Massa was sidelined for rest of the 2009 season after his terrifying encounter with a spring during qualifying for the Hungarian Grand Prix. He needed some reconstructive surgery but thankfully he was otherwise OK – though he wouldn’t be racing again until 2010.
That left Ferrari needing someone to keep his seat warm for the remaining seven races and for a team as big as Ferrari, that naturally led to enormous levels of speculation. Michael Schumacher was first in line for the job and was keen to drive, but unfortunately he’d injured his neck in a superbike accident. Though he thought he’d healed enough, during a private test it became clear he couldn’t cope with the G-forces. As it turned out, we wouldn’t have to wait too much longer for a Schumacher comeback…
So, instead of Schumacher, who would get the gig? Would Ferrari poach someone from another team? Perhaps a recently retired driver with tons of experience like David Coulthard would make a brief comeback, or maybe a young driver without a seat like Tonio Liuzzi would get a chance.
In the end Ferrari went with neither of those options and instead opted to pick one of its own test drivers. A sensible choice you’d think, but it wasn’t Marc Gené (who’d successfully subbed for Williams in 2003 and 2004) who got the nod, it was 38-year-old Luca Badoer, someone who hadn’t driven an F1 car since the end of 2008 and hadn’t competed in a grand prix since the previous century!
Badoer was something of an unsung hero of the dominant Ferrari team of the early 2000s. While Schumacher was taking all the glory on the track, Badoer spent hours and hours pounding around the Fiorano test track, covering thousands of miles and helping develop the cars, helping contribute to the team’s incredible success.
In the latter part of the decade increasing restrictions and the eventual ban on in-season testing meant that Badoer had less and less track time. But Ferrari was grateful for his services to the team (he’d been with them since 1997 and didn’t leave until the end of 2010) and figured that, since it wasn’t having the best of seasons anyway, it’d be a nice gesture to reward him with a race seat. Sadly for both parties, things did not go well.
Badoer was thrown in at the deep end for his first race back at the European Grand Prix at the Valencia street circuit. The first practice session was the first time he’d even driven the recalcitrant F60 and he was several seconds off the pace – except in the pit lane, where he was nailed for speeding four times. By the time qualifying rolled around he’d improved, but not by much – he qualified dead last, 1.5 seconds off of 19th-placed Jaime Alguersuari in the Toro Rosso.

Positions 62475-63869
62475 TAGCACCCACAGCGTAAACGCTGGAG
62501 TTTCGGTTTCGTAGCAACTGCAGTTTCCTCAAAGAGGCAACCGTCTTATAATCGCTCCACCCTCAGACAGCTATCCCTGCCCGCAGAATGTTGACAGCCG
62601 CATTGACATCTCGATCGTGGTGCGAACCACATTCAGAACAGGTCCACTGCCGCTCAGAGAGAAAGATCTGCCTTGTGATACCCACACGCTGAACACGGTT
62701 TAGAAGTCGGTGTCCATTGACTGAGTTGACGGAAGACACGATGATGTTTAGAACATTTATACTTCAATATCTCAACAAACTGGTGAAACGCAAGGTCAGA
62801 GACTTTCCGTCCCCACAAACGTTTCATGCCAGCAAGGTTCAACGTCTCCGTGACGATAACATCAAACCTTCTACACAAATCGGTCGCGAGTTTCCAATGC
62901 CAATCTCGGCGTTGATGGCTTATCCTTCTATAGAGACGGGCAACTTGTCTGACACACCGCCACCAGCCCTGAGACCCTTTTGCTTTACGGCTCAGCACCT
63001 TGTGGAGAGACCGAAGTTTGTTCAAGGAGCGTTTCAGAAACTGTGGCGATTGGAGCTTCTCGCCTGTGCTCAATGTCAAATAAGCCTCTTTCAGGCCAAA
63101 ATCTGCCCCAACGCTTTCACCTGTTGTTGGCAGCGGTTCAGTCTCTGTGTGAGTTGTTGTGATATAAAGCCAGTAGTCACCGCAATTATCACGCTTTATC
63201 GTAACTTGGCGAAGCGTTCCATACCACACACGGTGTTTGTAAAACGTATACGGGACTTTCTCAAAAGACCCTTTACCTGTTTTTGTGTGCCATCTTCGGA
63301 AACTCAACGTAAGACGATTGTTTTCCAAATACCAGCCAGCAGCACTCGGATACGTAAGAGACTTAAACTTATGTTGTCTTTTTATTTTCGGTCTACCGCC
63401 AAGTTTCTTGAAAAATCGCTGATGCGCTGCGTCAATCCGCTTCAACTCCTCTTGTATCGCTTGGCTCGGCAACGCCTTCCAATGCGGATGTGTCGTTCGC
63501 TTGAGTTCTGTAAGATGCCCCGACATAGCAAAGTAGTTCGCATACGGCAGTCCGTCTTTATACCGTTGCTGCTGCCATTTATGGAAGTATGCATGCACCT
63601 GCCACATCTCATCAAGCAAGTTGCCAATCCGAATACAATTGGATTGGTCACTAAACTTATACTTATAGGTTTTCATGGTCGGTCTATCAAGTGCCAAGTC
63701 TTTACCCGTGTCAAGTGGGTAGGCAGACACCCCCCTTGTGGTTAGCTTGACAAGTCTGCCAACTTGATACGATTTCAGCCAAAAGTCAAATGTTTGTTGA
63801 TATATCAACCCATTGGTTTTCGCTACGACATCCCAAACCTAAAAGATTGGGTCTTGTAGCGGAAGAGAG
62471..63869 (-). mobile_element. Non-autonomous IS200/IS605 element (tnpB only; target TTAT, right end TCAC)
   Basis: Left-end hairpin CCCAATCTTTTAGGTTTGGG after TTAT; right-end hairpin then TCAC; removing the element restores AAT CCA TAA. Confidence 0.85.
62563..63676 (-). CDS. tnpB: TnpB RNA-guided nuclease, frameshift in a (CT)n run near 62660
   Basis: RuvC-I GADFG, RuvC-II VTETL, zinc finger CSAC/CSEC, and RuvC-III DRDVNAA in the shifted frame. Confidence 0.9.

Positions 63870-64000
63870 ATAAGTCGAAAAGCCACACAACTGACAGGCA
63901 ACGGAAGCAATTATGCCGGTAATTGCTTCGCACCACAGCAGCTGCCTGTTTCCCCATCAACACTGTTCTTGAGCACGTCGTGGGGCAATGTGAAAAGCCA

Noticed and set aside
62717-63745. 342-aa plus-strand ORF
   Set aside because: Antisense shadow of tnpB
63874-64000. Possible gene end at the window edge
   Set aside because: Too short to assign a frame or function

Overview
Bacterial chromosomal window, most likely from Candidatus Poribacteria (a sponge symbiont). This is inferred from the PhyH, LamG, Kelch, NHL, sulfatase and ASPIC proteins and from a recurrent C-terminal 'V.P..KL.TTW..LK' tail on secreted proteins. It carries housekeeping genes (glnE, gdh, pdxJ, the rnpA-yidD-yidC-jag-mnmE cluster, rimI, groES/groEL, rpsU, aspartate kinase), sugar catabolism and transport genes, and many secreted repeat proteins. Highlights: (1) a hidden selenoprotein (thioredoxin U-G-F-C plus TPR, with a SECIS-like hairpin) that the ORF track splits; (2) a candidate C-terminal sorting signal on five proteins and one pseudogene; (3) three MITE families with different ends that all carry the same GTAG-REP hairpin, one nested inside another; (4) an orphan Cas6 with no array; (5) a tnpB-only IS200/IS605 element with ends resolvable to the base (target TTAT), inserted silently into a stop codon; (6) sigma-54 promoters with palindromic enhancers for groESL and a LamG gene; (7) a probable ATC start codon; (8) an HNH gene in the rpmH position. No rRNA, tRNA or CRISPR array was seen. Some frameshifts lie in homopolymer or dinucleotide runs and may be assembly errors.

Thanks to the KERS system in the Ferrari he had a monster start and shot up to 14th on the first lap, but come the end he was again right at the back, a lap down, his lap times way off that of teammate Kimi Raikkonen. He capped off a dismal return to the sport by bumping into Adrian Sutil’s Force India in parc fermé – hardly a massive incident, but still pretty embarrassing.
With just a week between the European and Belgian Grands Prix, Badoer retained his seat for Spa. Great – he had a race weekend of experience under his belt now and he was at a track he knew and had raced at before. Surely he’d be much more competitive…right? Well, yes, kind of, but not by enough.
Last in qualifying again (this time just a few tenths off of the pack) and last in the race again, he was on the same lap as race-winner Raikkonen but almost 50 seconds behind the next car. He did set the fastest first sector of the race though, so clearly he had Eau Rouge absolutely nailed.
At this point Badoer’s lack of pace outweighed Ferraris loyalty to him, and for the rest of the season he was replaced by Giancarlo Fisichella, who’d almost won the Belgian GP in a Force India. And with that, Badoer’s career as an F1 racing driver came to a definitive end.
Thanks to his dodgy performances fans latched on to him and the jokes came thick and fast. ‘Luca Badoer’ became ‘Look-how Bad-you-are’ and whenever he ran wide it wasn’t because he’d made a mistake, it was because he was ‘rubbering in his overtaking lines’.
As a result he now occasionally seems to crop up in lists of the worst F1 drivers ever. But despite his dismal races with Ferrari and the fact that no other driver has started more races without scoring a point (though he did come heartbreakingly close in the 1999 European GP), it’s a grossly unfair assessment.
Never mind the fact that in 1992 he won the Formula 3000 championship, beating the likes of Rubens Barrichello, David Coulthard and Olivier Panis, but in the 1990s he drove for Scuderia Italia, Minardi and Forti – hardly the kind of teams known for regular appearances in the points.
Another point to remember is that the Badoer’s replacement, Fisichella, didn’t exactly set the world alight when he joined the team. He couldn’t score any points with the F60 either and frequently found himself towards the back of the grid as he struggled to get on top of the challenges of the new car, in particular the way KERS affected the braking.
Even an on-form driver with current F1 experience couldn’t adapt to a new car without any prior testing. And if Fisi couldn’t adapt, then what chance did poor Badoer have?